Last week in this space, I explained why I disagree with Major League Baseball which ignores the second half successes of the previous season, essentially making each All-Star Game a first-half only recognition.
In a complementary piece to last week’s National League analysis, I ran the numbers in the standard five offensive fantasy categories for the 2010 American League All-Stars since the 2009 All-Star Game. In bold, I called out several stats that seem out of line for an All-Star.
Next, I looked at several players whose stats indicate they are more deserving based on their results over the last year. Using these criteria, I would replace seven of 24 2010 AL All-Stars (noted as “out” below) with seven others (“in”). That was the same number of NL players I booted (virtually) last week. I also have one honorable mention (“hm”).
We’ll break them down by position, starting with catcher. Joe Mauer and Victor Martinez are no-brainers, but John Buck barely played after the break in 2009 and his counting numbers show it. Other than a fat home run total, his numbers are not extraordinary.
I would install Kurt Suzuki instead. With more runs, home runs (barely), RBI and stolen bases, Oakland’s catcher trumps Buck in all areas other than batting average.
First base further underlines the home run infatuation. Paul Konerko has 32 home runs since last year’s game, but his RBI total and batting average are nothing special. Same with Justin Morneau’s power numbers. Granted, Morneau has struggled with injury, but this is about results.
These two would be replaced by a pair of first sackers that put up superior numbers in all of the standard fantasy categories with perhaps the exception of home runs. My additions would be Billy Butler and Kevin Youkilis. Though he is injured, I have to give Kendry Morales an honorable mention. Look at his numbers, registered in just 460 at-bats. Impressive.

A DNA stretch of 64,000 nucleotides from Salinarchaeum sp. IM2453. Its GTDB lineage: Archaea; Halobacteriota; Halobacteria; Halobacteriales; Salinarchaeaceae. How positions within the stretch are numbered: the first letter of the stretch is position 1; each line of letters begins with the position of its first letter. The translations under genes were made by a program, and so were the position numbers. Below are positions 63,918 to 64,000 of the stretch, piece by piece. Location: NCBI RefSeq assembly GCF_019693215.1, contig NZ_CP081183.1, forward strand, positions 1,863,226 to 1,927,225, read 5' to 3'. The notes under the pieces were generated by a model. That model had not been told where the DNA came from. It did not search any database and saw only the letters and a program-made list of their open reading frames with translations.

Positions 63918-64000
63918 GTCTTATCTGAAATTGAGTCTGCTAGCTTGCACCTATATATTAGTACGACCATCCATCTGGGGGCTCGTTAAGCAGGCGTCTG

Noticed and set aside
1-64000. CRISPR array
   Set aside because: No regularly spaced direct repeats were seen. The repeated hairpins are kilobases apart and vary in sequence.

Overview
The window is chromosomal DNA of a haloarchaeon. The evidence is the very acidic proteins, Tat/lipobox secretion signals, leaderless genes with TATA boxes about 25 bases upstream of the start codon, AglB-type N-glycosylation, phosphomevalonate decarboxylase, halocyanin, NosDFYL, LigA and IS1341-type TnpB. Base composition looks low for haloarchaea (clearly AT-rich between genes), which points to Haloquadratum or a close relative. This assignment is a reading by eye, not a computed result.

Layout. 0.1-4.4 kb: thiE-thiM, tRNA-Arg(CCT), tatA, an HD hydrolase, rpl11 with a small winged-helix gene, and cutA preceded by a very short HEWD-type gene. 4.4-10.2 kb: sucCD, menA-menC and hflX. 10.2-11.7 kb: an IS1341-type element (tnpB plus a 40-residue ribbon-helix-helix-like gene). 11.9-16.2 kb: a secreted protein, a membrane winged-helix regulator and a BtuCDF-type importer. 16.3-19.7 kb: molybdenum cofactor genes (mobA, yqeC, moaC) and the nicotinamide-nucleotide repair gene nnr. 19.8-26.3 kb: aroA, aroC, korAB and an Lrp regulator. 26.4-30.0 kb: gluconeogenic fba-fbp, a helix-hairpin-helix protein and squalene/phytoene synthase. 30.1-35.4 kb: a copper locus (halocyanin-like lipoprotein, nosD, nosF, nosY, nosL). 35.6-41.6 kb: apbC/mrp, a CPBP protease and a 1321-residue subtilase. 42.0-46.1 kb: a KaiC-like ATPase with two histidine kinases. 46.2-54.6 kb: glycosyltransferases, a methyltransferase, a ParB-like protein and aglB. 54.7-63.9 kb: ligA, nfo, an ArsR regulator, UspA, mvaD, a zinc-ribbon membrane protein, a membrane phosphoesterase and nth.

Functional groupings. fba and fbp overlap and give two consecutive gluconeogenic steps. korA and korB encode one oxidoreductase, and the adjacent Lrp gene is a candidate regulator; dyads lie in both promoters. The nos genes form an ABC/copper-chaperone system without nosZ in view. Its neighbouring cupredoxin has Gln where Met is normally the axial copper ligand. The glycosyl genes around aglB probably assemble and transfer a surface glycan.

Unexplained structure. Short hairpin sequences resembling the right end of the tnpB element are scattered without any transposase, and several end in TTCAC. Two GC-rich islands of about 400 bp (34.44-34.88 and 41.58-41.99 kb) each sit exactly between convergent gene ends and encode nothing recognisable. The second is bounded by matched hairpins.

At second base, Ty Wigginton’s runs scored and batting average are nothing to write home about. On the other hand, Howie Kendrick spanks the Oriole in every category except… you guessed it… home runs.
I am content with the pairing of Derek Jeter and Elvis Andrus at shortstop.
I know Adrian Beltre is now a member of the Boston Red Sox, but the reality is that the smell of his time in Seattle has left him too soon. For some reason, the luster is off Michael Young, but he beat Beltre in all five stat categories since the 2009 All-Star Game.
In the outfield/designated hitter group, Jose Bautista’s 35 home runs are gaudy, but his .227 batting average is just unacceptable and his 85 RBI total isn’t special. His Toronto teammate Vernon Wells has even fewer RBI and his .261 average only looks good in comparison with Bautista.
I also flagged a couple of stars that I couldn’t bring myself to vote off the island, Ichiro Suzuki (steals and average) and David Ortiz (home runs and RBI). Each contributes in the aforementioned two categories at least. Trying to put aside how it would look physically, if the two could be melded into one player, he would become a legitimate MVP candidate.
Back on subject, a pair of Twins replace the Jays, with Jason Kubel and in a bit of a surprise, Delmon Young, making my hypothetical team. The Minnesotans offer a major step up in RBI and batting average, though offer a bit less in runs, home runs and stolen bases.
Brian Walton is the 2009 National League Tout Wars champion, scoring the most points in the league’s 12-year history. He is a 2009 NFBC league winner and finished in the top 25 nationally in both the NFBC and NFFC last season. His work can also be found daily at TheCardinalNation.com and thecardinalnationblog.com.